22nd April: Cyren Study shows little trust in E-mail Security ++ UEFI vulnerability in Lenovo consumer laptops detected ++ Lemon Duck Botnet exploits Docker APIs for Cryptomining

Cyren Study shows little trust in E-mail Security

Inbox protection provider Cyren published its 2022 Benchmarking Survey in cooperation with Ostermann Research. The study was conducted with Microsoft 365 business users. It shows that about 89% of participants suffered one or more e-mail attacks within the last 12 months. About 21.6 e-mail breaches per organization occurred, the number nearly doubled compared to a 2019 survey with similar questions. Costs of successful breaches range from about USD 311K per year for US companies and about GBP 107K per year for UK companies.

The attacks include:

  • Phishing (69% of respondents experienced this type of breach)
  • Microsoft 365 credential compromise (60%)
  • Spamming or email denial of service (DOS) attack (52%)
  • Ransomware (51%)

Most companies are concerned that current e-mail security solutions cannot block malicious mails and harm cannot easily be avoided. But is there really nothing you can do? There were also good news! The study shows that not only do half of the companies use automated email client plug-ins for users to report suspicious email. Also awareness campaigns seem to actually work: “Training more frequently reduces a range of threat markers among organizations offering training every 90 days or more frequently, the likelihood of employees falling for a phishing, BEC or ransomware threat is less than organizations only training once or twice a year,” according to the report. Furthermore, employees that have undergone awareness trainings are more likely to report suspicious e-mails.

Reporting alone is not the answer, the e-mails also have to be properly analyzed in order to learn and to protect a network. According to the study, only about 22% of the companies do analyze the reported e-mails.  This makes it impossible to actually learn from the findings, as the users reporting the e-mails mostly do not receive any feedback. There are multiple tools that automatically analyze reported spam and give feedback to the users, alternatively that can of course be done manually.

So how can you protect your company better?

  • Raise awareness, train your employees and help them detect malicious e-mails before they click on anything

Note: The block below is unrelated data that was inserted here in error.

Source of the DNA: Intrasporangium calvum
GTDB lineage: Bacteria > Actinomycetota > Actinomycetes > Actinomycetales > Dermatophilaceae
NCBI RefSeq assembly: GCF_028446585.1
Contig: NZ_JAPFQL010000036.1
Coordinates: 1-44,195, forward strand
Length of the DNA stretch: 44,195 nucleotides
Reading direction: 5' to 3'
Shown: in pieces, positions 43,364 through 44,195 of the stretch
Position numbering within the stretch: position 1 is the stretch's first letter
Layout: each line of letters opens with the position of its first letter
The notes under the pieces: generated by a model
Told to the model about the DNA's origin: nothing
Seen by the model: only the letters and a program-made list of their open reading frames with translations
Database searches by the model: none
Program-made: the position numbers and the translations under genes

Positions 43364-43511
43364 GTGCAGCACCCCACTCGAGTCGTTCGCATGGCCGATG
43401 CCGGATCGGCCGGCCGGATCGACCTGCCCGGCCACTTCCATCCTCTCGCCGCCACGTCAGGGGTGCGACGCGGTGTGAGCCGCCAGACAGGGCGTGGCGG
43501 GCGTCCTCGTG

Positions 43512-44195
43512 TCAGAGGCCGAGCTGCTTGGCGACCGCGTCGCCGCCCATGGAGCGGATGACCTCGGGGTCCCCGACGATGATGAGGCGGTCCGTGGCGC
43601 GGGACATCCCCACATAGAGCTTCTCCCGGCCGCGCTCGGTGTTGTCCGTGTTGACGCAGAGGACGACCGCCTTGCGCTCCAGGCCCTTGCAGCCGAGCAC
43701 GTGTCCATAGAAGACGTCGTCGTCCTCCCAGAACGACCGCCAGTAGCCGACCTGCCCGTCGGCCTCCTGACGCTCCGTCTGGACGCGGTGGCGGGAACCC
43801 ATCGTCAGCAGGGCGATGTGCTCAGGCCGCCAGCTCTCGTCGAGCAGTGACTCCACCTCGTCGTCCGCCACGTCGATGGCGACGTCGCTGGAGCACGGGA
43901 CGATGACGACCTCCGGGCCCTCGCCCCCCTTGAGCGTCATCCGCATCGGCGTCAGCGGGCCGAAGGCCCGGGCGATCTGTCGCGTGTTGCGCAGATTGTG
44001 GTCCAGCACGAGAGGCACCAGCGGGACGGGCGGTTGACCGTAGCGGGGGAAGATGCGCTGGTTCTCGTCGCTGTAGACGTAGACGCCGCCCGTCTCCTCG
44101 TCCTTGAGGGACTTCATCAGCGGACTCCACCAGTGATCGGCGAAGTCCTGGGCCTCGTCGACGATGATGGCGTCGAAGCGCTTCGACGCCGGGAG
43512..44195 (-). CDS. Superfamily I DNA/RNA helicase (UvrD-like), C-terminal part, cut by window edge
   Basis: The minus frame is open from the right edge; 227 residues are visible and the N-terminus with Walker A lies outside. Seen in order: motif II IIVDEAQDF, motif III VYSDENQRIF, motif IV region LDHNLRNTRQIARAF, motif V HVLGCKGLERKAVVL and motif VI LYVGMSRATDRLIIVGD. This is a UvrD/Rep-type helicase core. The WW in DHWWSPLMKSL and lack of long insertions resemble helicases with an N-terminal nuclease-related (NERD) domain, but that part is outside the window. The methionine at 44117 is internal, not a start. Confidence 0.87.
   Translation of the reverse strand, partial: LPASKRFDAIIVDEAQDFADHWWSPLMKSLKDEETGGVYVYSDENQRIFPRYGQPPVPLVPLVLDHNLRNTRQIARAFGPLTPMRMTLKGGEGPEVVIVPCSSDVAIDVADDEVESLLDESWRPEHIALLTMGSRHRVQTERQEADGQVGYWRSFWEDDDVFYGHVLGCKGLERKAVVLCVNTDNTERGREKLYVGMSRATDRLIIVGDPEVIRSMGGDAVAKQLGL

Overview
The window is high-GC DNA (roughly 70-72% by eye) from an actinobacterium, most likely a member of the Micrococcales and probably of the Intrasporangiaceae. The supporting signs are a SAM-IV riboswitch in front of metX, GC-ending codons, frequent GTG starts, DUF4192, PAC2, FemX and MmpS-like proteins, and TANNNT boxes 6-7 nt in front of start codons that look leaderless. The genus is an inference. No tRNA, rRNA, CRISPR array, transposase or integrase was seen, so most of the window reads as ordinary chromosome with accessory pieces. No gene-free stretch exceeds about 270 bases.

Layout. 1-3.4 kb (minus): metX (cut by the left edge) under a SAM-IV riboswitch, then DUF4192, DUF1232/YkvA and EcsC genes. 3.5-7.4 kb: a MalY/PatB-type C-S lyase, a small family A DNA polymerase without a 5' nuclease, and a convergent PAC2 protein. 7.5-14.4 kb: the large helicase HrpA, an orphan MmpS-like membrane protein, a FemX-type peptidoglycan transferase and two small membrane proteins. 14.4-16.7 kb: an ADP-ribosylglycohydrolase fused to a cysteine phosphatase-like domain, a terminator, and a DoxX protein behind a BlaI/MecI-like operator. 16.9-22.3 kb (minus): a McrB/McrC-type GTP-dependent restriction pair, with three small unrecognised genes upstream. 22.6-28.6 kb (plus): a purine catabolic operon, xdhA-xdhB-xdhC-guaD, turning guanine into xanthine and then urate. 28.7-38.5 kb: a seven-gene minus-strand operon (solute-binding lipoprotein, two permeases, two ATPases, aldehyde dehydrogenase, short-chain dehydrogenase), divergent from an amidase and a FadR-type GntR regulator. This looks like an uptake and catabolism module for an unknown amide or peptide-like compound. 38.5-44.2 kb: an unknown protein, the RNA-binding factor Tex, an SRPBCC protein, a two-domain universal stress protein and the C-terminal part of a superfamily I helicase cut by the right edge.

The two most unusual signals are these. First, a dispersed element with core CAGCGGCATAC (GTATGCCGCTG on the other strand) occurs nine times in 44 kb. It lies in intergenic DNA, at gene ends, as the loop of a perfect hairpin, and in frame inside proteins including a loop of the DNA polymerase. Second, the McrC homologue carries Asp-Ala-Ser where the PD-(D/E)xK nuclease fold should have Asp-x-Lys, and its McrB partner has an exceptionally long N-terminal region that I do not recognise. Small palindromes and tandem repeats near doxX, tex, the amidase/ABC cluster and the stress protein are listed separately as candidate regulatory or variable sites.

• Use plugins that allow reporting of suspicious e-mails
  • Make sure reported e-mails are properly analyzed, either automatically or by experts
  • Do not only rely on Microsoft’s own mail security, use at least one more provider in order to reduce the amount of e-mails that actually reach their targets.

Most Email Security Approaches Fail to Block Common Threats | Threatpost
New Global Research Reveals that 90 Percent of Organizations Have Suffered One or More Successful Email Breaches in the Last 12 Months – Benzinga
IT Security: Office 365 Benchmarking Survey (cyren.com)
Cyren : New Global Research Reveals that 90 Percent of Organizations Have Suffered One or More Successful Email Breaches in the Last 12 Months | MarketScreener

UEFI vulnerability in Lenovo consumer laptops detected

The vulnerability has been discovered in more than 100 different models, impacting millions of users around the world. In remote-work and BYOD-times that does not only pose a thread to the user’s private data, it might also affect business networks if the laptop is used for work – according to older reports that might be up to 49% of American Work from Home users.

UEFI, Unified Extensible Firmware Interface, is software that links the OS to the firmware of a laptop. It is the first program to be started when a computer boots. Martin Smolár, the ESET analyst who identified the vulnerability: “UEFI threats can be extremely stealthy and dangerous. They are executed early in the boot process, before transferring control to the operating system, which means that they can bypass almost all security measures and mitigations higher in the stack that could prevent their operating system payloads from being executed.”

The following three vulnerabilities are known so far:

A potential vulnerability in LenovoVariable SMI Handler due to insufficient validation in some Lenovo Notebook models may allow an attacker with local access and elevated privileges to execute arbitrary code.